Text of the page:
Karpathos (EN)

View Karpathos in Google Maps here

Karpathos is located in the southeastern islands, between Crete and Rhodes. The island belongs to the group of the Dodecanese islands. The island is approximately 48km long and 12km wide.

The island is among the Greeks called the “winds of the winds” perhaps because of the unpredictable winds that often occur on the island.

“Karpathos is one of the most beautiful Greek islands we’ve been to”

Karpathos has the smallest international airport we have seen in Greece. But big enough for you to come by plane directly from, among other things, Copenhagen. Otherwise you can find cheap flights to Athens and domestic flights from there to Karpathos. There are also nice ferry services to the surrounding islands, so that is also an option.

Karpathos is one of the most beautiful Greek islands we have been to and a trip around the island is an absolute must. Unlike most other Greek islands, there are excellent paved roads all around the island and car wars most places in the mountains, which is definitely not something you can expect in Greece. It is also very clean and tidy everywhere, which is certainly not a matter of course (-: The higher status of order and infrastructure is largely attributable to the fact that many inhabitants of Karpathos emigrated to Canada in the difficult years after the war. Many have had a career and earned a fortune that they have brought back to their birthplace in their older days to spend their retirees here.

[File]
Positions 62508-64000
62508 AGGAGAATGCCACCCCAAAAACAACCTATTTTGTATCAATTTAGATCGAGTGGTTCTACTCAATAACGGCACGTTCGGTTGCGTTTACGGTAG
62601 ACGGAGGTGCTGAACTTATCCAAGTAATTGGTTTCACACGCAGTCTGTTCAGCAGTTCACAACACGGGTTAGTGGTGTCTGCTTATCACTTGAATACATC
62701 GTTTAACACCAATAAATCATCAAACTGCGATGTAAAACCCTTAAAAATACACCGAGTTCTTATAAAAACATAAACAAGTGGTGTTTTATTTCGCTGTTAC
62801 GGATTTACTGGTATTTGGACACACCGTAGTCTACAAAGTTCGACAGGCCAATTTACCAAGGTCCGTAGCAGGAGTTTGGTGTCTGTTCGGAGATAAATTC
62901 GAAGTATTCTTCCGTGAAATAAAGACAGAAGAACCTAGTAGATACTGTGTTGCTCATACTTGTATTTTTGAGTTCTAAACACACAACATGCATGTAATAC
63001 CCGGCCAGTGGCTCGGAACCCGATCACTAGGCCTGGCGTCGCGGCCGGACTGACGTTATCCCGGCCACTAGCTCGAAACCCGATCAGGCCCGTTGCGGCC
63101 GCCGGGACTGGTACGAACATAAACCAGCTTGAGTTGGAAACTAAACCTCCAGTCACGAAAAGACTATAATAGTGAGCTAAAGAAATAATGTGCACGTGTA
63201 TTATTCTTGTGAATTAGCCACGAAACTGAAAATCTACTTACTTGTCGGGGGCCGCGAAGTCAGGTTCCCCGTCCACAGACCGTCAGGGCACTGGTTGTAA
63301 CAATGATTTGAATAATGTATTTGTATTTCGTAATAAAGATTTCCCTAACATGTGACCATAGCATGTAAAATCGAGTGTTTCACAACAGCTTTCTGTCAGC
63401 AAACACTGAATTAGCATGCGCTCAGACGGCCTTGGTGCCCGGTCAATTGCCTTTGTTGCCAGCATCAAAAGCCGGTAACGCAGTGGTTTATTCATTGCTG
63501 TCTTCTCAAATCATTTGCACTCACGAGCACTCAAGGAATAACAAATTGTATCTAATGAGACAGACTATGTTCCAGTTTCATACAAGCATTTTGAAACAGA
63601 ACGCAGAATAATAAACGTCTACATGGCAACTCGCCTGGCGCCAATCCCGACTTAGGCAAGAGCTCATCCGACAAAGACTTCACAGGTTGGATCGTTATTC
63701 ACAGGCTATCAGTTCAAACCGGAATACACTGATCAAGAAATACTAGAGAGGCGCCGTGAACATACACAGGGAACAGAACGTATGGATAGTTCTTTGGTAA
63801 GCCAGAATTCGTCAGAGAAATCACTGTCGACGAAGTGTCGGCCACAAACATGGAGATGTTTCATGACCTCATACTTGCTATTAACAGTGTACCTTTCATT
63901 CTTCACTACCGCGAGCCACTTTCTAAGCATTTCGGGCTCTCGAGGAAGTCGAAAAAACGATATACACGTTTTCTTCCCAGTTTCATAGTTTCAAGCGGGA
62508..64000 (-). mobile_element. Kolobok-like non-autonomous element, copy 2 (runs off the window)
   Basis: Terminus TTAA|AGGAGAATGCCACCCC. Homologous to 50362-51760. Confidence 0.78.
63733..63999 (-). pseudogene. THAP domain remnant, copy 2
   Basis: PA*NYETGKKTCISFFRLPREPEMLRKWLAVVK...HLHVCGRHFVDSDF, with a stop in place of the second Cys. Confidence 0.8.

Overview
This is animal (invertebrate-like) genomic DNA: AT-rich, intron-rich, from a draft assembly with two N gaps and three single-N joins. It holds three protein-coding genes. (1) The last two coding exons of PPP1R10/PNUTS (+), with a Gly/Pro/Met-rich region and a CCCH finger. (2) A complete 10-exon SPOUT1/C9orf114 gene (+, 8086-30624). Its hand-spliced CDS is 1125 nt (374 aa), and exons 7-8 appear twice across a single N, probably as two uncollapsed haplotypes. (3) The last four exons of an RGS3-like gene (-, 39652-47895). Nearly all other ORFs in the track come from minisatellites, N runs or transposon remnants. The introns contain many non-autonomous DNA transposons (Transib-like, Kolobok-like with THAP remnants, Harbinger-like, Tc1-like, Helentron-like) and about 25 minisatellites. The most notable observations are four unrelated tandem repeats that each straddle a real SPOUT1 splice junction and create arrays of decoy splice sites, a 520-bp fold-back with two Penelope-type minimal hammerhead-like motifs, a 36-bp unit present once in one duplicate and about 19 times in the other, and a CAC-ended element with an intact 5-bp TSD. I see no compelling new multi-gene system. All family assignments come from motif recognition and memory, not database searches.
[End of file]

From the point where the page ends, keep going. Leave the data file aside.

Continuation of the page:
“Steep bare cliff sides, lush unmatched gorges that stretch down to the little magnificent coves”


The island is divided almost in the middle of a mountain range that fills the entire northern part. The northern part begins at the town of Spoa, and has a really raw nature. Steep, bare cliff sides, lush unmatched gorges stretching down to the little amazing coves, some of which are the pure idyll for bathers, but also very accessible. There are vast stretches of scattered forests. Some flatter stretches of terrain farms, olive trees and sheep farms. On the north island there are only few, fairly inaccessible settlements. But here is the famous village of Olymbos, which is definitely worth a visit. You can come to Olymbos by boat from the main town of Pigardia, or even drive in a rented car on the ever-honored road that has been built.